The Royal Mint in the U.K. has put plans for a digital gold token called Royal Mint Gold (RMG) on hold, Reuters reported. That news comes after a planned relationship with CME fell through and the U.K. government nixed the idea of having the coins trade on a digital currency exchange. The Mint said, according to Reuters, “Sadly, due to market conditions, this did not prove possible at this time, but we will revisit this if and when market conditions are right.”
In other news, Sony Computer Science Laboratories (CSL) has unveiled a digital asset hardware wallet that is contactless, Cryptovest reported. The wallet uses encrypted communication as well as mutual authentication, which Sony CSL said makes it safer. Through a statement, the company said, the “hardware wallet is small, portable and useful, unlike typical existing hardware wallets that connect to PCs via USB."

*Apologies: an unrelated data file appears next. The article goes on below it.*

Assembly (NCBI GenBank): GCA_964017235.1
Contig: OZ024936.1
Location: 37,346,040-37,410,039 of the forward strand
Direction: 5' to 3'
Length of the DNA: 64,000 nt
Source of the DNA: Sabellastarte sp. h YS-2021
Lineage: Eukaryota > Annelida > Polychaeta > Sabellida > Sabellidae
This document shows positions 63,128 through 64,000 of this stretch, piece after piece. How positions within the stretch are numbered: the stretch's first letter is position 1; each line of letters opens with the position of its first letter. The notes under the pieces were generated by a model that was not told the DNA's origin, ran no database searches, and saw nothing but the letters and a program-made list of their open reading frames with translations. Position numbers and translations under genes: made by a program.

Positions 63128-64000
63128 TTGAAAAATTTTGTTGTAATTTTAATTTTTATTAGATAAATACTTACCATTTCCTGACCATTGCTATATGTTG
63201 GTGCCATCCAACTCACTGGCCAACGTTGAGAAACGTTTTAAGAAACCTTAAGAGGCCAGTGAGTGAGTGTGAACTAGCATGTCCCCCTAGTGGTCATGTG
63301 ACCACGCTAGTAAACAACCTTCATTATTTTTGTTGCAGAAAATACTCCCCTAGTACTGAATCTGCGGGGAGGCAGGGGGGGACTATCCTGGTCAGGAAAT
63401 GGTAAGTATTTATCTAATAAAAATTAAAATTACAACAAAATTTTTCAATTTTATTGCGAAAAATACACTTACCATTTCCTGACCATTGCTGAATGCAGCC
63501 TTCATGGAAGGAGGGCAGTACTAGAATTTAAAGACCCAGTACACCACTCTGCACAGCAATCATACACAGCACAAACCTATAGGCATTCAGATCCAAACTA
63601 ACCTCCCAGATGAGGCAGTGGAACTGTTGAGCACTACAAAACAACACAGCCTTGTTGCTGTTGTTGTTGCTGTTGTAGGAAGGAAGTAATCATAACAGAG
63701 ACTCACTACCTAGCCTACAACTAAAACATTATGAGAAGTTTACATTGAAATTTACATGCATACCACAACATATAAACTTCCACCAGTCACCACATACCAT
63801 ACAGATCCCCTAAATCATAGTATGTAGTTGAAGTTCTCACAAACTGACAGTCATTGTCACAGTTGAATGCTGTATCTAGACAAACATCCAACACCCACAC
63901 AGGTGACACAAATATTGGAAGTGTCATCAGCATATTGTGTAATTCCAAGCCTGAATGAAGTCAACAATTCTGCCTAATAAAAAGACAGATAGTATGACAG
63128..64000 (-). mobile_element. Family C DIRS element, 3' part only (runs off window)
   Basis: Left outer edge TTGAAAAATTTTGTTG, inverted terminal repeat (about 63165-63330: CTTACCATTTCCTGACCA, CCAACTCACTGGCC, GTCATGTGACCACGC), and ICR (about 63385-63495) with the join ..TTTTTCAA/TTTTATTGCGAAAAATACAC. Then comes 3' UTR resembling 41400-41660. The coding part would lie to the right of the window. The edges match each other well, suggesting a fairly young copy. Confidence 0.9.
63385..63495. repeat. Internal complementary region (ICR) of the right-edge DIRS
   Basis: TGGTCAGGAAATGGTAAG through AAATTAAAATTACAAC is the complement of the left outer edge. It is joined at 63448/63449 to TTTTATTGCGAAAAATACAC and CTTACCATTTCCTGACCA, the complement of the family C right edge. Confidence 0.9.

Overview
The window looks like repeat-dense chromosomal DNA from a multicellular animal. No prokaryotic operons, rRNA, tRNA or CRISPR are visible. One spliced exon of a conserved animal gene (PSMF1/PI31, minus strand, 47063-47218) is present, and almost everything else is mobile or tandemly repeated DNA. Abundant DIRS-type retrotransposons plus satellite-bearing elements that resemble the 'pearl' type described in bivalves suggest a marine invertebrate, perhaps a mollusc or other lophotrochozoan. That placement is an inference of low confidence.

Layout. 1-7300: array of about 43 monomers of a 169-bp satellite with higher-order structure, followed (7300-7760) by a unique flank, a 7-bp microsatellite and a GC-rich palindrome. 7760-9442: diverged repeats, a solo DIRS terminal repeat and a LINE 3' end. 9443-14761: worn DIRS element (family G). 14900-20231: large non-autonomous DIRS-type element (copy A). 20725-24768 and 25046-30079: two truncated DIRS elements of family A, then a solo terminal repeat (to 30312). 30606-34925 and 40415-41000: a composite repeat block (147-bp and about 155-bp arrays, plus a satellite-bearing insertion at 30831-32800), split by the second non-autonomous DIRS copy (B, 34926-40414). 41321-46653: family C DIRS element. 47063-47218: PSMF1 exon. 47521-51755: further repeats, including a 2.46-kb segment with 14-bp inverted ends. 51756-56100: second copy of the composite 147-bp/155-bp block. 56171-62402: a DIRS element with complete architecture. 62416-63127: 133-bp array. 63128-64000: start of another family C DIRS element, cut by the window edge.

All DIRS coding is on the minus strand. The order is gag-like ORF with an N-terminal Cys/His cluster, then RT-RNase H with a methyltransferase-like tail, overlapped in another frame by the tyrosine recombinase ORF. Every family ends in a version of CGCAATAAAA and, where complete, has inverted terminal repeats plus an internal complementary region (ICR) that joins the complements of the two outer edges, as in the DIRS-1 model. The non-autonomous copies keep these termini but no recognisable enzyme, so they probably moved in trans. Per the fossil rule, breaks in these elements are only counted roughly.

IBM, along with the Official Monetary and Financial Institutions Forum (OMFIF), said in a survey that 54 percent of central banks noted that central bank digital currencies (CBDCs) “can be used to improve the speed, efficiency and resilience of cross-border payments,” according to a press release. In addition, the organizations noted that “all respondents” viewed smart contracts optimistically, as they give central banks “flexibility in payment and settlement processes.” Survey respondents included the Bank of Finland, the Banco Central do Brasil and the South African Reserve Bank.
On another note, Freigeist and Neufund have asked for lawmakers to take on regulatory uncertainty around digital currency and blockchain investments, Cryptovest reported. That lack of guidance could hamper the country’s digital opportunities, they claimed. Neufund CEO Zoe Adamovicz and Freigeist VC Founder and Tech Investor Frank Thelen wrote in a blog post, “ If institutional watchdogs, such as the German Federal Financial Supervisory Authority (BaFin), do not have clear guidance from political bodies in place, they will not be able to execute their responsibilities. And if watchdogs do not know how to act, how can we expect that from entrepreneurs and investors?"